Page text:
I’ve purchased FIFA every year since 2008 – in fact there was a period of time where all I played was FIFA. My mates and I would spend hours playing online, while my housemate and I would play Career Mode together, attempting to take some lowly-ranked English team to the big time. While the improvements/changes may have been minimal from a gameplay perspective, every year I found myself saying ‘this is the best FIFA yet’. However, with FIFA 18 being such a well-rounded release it was going to take a fair effort to usurp it. But as history has shown FIFA 19 does just that, and takes the crown for Best FIFA Yet thanks to a number of changes on and off the pitch.
European nights are something special
A lot of people seem to think that FIFA is the same every year, with each game being a mirror image of its predecessor. This year represents a departure from that notion, with EA implementing a host of changes to both the game’s systems and its gameplay mechanics that further enhance its position as the best football video game experience.
Much like football itself, on the pitch is where results matter most, and FIFA 19 sees a number of significant changes to the gameplay formula with great success. Passing feels better, the game speed while slower feels apt, 50/50s are tighter and gone are the hero runs – no more waltzing through defenders with excessive pace and skill as if they’re witches hats – unless you’re playing as a highly-skilled star such as Ronaldo. Everything feels more rewarding this time around.
The only mechanic which feels a little unrefined is the new Timed Finishing feature. Essentially it requires players to double-tap shoot at the right time (think old penalty shooting bars), in the right position to get the perfect shot off. Worldies are no longer hit with ease, and while it’s a good feature on paper, it’s application on the pitch feels a little hit-or-miss, especially during high-pressure moments. It’ll take a fair amount of practice to master, but once you have it you’ll be rewarded with some truly breathtaking goals.
The only time I am likely to see Burnley beating Liverpool in the near future
All the modes you’ve played previously are all here, such as Career Mode (manager and player), Online modes (Pro Clubs, friendlies, seasons etc.) and the mega-popular Ultimate Team (laden with microtransactions as you would expect). While these modes offer little improvements, they are all core pillars in the yearly FIFA offering.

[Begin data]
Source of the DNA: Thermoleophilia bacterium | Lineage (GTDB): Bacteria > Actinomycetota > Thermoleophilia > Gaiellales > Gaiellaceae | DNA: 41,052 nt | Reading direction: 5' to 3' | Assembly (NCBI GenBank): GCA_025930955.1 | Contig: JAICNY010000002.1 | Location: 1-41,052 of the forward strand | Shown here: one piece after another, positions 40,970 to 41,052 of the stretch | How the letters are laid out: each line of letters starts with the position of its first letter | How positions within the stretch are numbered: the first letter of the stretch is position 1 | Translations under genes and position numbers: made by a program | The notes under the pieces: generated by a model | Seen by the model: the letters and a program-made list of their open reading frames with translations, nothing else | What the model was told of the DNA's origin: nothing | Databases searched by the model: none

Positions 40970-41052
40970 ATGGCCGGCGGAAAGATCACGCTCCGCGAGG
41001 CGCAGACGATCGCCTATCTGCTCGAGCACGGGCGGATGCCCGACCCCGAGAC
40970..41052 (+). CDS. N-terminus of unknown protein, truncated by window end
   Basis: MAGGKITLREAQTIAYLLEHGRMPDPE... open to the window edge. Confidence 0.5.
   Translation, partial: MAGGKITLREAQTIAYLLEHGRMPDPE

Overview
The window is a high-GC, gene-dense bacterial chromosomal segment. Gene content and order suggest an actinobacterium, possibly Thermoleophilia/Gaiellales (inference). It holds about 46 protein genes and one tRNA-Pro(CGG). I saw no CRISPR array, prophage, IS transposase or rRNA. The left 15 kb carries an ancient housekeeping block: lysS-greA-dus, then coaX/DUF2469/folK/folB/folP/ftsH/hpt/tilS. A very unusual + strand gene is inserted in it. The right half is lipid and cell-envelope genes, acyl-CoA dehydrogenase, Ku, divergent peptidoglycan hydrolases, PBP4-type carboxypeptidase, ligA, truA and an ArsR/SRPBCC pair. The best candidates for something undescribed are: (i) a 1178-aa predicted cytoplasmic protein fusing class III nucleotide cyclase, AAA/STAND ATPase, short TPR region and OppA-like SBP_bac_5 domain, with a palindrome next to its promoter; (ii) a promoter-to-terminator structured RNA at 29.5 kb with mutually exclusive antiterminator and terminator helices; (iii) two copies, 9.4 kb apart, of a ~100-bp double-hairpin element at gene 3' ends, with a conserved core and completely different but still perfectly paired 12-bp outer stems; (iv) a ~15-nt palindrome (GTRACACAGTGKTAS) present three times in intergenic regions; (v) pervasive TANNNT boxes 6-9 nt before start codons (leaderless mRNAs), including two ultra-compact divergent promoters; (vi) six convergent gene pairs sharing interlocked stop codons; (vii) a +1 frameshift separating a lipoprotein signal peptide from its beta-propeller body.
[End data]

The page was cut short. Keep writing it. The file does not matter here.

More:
One of the major announcements pre-release was the addition of the official UEFA Champions League licence (and Europa League), which comes with its own mode, allowing players to live their own European dream and lift the sport’s most illustrious seasonal trophy. EA has obviously gone to great lengths to make the Champions League feels as authentic as possible, with small details such as having your team’s name drawn out of the hat and the iconic music playing before kick-off being nice touches, and having Derek Rae and Lee Dixon commentate is a welcome break from the trite duo of Martin Tyler and Alan Smith (please get some new commentators EA).
Where the changes really excel is in Kick Off mode, which is essentially an offline exhibition versus mode. However this time around EA has spiced things up by allowing players to change the rules – or to set House Rules as they’re called. Players can set the match to have no rules (no cards, no offside) for the ultimate barbaric football experience (seriously, you’ve never known how dirty and unsportsmanlike your friends are until now). There’s a Survival Mode, where players are eliminated off the pitch with every goal, and players have the option of making it so every goal must be scored with either a header or volley. Disappointingly this rules cannot be used online, however they do make for some good old couch co-op fun.
FIFA’s new goalkick mechanic
The Journey is back for a third season, with Alex Hunter attempting to become the next Real Madrid Galácticos after his mega-move to arguably the biggest club on the planet. As we’ve come to expect from The Journey, the third season is full of ups and downs for Hunter, and adding more spice this year is the addition of two playable characters. Alex Hunter’s destiny won’t be the only one you shape this year, with series regular Danny Williams back again with his own score to settle, and Hunter’s half-sister Kim embarking on her own…journey…to make it as a member of the US national team.
While it’s well-scripted and provides a nice break from the grind of a long season, it’s largely more of the same and by the time you’re wrapping things up it all starts to feel a little hackneyed. However, there are some neat touches included, such as playing as Jim Hunter on a sodden ‘70s football pitch, which is one of the mode’s highlights.
Visually the game is as delicious as ever, with every blade of grass and bead of sweat visible in glorious 4K. Player models, stadiums and team kits all look stunningly accurate, and even the raucous crowds look impressive.
Walking amongst kings
Although it’s a cliché that’s gets thrown about fairly liberally when it comes to sports video games, FIFA 19 truly feels more realistic with all the improvements. On the pitch it’s the most rewarding FIFA yet, and off the pitch EA continues to expand its licence roster with the addition of the Champions League and the Chinese League, as well as giving Kick Off a new lease on life.
Reviewed on PS4 Pro / Review code supplied by publisher